As Lalu Yadav’s rally, designed as a takedown of Prime Minister Narendra Modi, approaches, the Congress in Bihar is reportedly divided about whether its top bosses, Sonia and Rahul Gandhi, should fly down for the event in Patna on Sunday. On one hand, Lalu Yadav has notched up many brownie points as a long-time supporter of Sonia Gandhi; on the other, his children and he are a package deal with a cohort of corruption cases linked to their terms in public office, so a photo-op of the Gandhis with him on stage is not exactly dream PR at the moment. And the Congress, battered by many electoral losses, really needs good PR.So far, it is Mr Gandhi that is meant to represent the party’s top leadership in Patna, though the Bihar branch says it is awaiting confirmation. The public meeting is meant to parade top opposition leaders who are trying on for size a new synchronicity, the assumption being that only an ensemble cast has any chance of turning away the spotlight from PM in the next general election. But pulling in the same direction isn’t easy. Mayawati, a powerhouse from Uttar Pradesh, will not make it in person, choosing an MP to represent her at the event – she doesn’t want to share the stage with arch rival Akhilesh Yadav. Sharad Pawar, seen lately as a bit of a Trojan horse, who is siding secretly with the BJP while posing against it, has yet to reveal whether his Nationalist Congress Party can be added to Sunday’s roster.
And the Congress in Bihar is dithering about its own intent. The party will participate but “we don’t have confirmation on the name of the leaser- whether Sonia-ji or Rahul-ji will come,” said Ashok Choudhary, who heads the Congress in Bihar.
C P Joshi, who is assigned by the Congress to handle Bihar, said that he is “unaware” of any debate in the state about the event. “As soon as it is decided who will be attending the rally, we shall make an announcement,” he said to NDTV.
But sources in Bihar say there has been considerable discussion about whether either of the Gandhis should be at a political event at a time when Bihar is overcome with floods – over 300 people have died in the state in the last few weeks; Chief Minister Kumar and PM Modi, they predict, will rip into the opposition for making the time for political grandstanding instead of offering any assistance in the widespread crisis.
Early last month, Mr Kumar unfastened his alliance with the Congress and Lalu Yadav, effectively kicking them out of the government and remaining in office himself with the support of the BJP. He blamed his reshuffling of partners on Lalu Yadav’s corruption cases – in particular, charges of venality against his son, Tejashwi Yadav, who was the Deputy Chief Minister. The Congress assigned Mr Gandhi to change Mr Kumar’s mind, but came up short.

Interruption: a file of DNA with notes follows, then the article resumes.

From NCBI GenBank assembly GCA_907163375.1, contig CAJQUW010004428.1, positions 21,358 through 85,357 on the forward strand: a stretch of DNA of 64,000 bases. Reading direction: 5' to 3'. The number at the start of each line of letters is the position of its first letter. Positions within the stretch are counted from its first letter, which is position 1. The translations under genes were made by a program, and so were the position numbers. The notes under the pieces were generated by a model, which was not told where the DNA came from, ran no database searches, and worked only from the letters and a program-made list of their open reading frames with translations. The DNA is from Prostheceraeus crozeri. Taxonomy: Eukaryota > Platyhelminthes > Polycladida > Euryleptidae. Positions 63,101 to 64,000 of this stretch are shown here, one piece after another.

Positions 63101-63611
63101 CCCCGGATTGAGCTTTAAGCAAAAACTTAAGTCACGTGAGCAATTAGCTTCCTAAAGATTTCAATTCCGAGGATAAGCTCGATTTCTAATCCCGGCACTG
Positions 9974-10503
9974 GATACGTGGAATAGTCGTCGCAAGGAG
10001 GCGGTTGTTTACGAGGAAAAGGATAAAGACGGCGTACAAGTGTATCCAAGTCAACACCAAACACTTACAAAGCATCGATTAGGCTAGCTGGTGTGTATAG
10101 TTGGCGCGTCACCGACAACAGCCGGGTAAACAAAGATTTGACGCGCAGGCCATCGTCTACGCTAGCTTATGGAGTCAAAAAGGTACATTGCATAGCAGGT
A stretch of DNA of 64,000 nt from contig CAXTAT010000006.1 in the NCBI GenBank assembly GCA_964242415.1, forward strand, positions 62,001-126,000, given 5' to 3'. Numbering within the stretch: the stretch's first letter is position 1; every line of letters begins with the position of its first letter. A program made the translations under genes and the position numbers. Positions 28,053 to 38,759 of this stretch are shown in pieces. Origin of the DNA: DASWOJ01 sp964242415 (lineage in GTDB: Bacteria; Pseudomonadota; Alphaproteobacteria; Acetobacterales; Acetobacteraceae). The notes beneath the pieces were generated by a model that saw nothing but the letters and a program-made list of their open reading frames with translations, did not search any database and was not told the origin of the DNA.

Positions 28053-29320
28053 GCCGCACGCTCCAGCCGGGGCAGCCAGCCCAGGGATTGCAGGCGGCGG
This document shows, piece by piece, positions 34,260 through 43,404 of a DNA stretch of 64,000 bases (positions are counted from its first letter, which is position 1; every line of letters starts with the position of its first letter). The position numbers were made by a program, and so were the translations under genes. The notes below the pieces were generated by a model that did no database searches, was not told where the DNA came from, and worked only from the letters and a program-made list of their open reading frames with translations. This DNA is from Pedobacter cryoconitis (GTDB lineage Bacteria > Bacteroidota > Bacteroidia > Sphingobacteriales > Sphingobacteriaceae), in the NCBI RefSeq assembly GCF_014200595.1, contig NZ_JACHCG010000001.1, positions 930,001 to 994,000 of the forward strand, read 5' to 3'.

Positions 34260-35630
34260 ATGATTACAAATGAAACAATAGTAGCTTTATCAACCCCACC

In 2013, it was Mr Gandhi who appeared to target Mr Yadav, then freshly convicted of corruption. In a dramatic and rare assertion, the Congress Vice-President tore up an ordinance that was intended to allow Mr Yadav to remain a parliamentarian. The executive order had been cleared by the cabinet of Prime Minister Manmohan Singh to circumvent a Supreme Court rule that bans convicted politicians from holding public office. It’s bad optics, some in the Bihar Congress feel, to publicly showcase Mr Gandhi, expected to take over from his mother as Congress chief next month, in close proximity with Mr Yadav.
There is a precedent here – two years ago, Lalu Yadav enveloped Delhi Chief Minister Arvind Kejriwal in a big hug at the oath-taking ceremony of Nitish Kumar. Mr Kejriwal, whose party’s main ideological commitment is against corruption, painstakingly explained later that he had been caught off-guard and that the widely-featured photo-op did not signal a condoning of corruption-tainted leaders.
While a repeat of that, with Mr Gandhi marking the spot where Mr Kejriwal once stood, would be embarrassing, Congress leaders are aware that their party is committed to anchoring the league of anti-BJP parties and cannot be seen as dubious about an event that is meant to demonstrate the strength and staying power of a new political experiment, whose prototype – Mr Kumar’s famous maha-gathbandhan or Grand Alliance with Lalu Yadav and the Congress – has already flamed out.